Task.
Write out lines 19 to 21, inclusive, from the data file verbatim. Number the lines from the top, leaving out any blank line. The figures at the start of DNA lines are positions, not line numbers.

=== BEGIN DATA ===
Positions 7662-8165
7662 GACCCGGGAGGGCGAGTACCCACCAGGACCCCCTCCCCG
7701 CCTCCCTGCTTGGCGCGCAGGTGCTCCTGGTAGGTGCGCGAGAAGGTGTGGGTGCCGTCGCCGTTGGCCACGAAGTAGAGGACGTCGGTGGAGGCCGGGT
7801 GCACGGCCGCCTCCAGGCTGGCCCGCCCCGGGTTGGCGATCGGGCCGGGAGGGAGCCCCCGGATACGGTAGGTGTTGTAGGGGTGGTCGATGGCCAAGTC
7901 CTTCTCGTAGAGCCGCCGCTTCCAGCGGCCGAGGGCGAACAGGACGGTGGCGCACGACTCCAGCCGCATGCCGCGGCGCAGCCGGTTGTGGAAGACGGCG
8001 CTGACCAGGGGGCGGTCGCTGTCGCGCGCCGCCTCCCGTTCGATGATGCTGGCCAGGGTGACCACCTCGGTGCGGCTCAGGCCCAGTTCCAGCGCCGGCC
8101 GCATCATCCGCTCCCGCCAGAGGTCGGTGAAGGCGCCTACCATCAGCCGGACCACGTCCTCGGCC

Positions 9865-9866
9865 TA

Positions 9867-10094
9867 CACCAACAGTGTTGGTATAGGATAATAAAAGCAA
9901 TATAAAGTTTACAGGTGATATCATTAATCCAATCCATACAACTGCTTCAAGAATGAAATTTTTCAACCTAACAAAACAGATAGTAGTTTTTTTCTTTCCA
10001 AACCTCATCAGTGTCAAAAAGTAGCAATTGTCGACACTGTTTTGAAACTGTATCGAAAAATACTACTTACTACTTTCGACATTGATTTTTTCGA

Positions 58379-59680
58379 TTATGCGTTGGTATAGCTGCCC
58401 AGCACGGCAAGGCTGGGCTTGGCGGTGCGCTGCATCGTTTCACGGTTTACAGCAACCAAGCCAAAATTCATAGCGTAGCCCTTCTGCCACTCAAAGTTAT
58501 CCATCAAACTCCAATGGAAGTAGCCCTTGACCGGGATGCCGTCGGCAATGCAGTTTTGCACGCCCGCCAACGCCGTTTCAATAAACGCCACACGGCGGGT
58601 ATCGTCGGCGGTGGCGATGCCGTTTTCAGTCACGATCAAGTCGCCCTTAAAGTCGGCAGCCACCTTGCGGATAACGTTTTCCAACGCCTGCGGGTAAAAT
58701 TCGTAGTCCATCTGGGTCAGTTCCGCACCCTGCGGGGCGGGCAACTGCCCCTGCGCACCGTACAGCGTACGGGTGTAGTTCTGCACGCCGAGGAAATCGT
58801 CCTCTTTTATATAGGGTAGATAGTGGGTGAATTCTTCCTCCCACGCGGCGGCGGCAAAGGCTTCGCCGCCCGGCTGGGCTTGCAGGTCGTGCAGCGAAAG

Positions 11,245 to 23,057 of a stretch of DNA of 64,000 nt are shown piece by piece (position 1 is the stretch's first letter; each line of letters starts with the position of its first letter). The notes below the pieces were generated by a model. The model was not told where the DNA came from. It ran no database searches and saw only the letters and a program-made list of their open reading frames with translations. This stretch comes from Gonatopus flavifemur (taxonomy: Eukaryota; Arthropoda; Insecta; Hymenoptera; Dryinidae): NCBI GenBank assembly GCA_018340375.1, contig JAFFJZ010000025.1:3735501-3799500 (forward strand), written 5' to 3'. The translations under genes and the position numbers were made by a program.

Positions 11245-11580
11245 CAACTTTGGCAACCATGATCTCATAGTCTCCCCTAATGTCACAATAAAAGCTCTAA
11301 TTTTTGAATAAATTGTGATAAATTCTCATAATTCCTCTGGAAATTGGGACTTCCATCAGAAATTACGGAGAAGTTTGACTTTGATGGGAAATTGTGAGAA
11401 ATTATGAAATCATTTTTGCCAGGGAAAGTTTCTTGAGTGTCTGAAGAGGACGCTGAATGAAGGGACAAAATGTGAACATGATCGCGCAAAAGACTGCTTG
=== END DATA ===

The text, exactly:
58701 TCGTAGTCCATCTGGGTCAGTTCCGCACCCTGCGGGGCGGGCAACTGCCCCTGCGCACCGTACAGCGTACGGGTGTAGTTCTGCACGCCGAGGAAATCGT
58801 CCTCTTTTATATAGGGTAGATAGTGGGTGAATTCTTCCTCCCACGCGGCGGCGGCAAAGGCTTCGCCGCCCGGCTGGGCTTGCAGGTCGTGCAGCGAAAG

Positions 11,245 to 23,057 of a stretch of DNA of 64,000 nt are shown piece by piece (position 1 is the stretch's first letter; each line of letters starts with the position of its first letter). The notes below the pieces were generated by a model. The model was not told where the DNA came from. It ran no database searches and saw only the letters and a program-made list of their open reading frames with translations. This stretch comes from Gonatopus flavifemur (taxonomy: Eukaryota; Arthropoda; Insecta; Hymenoptera; Dryinidae): NCBI GenBank assembly GCA_018340375.1, contig JAFFJZ010000025.1:3735501-3799500 (forward strand), written 5' to 3'. The translations under genes and the position numbers were made by a program.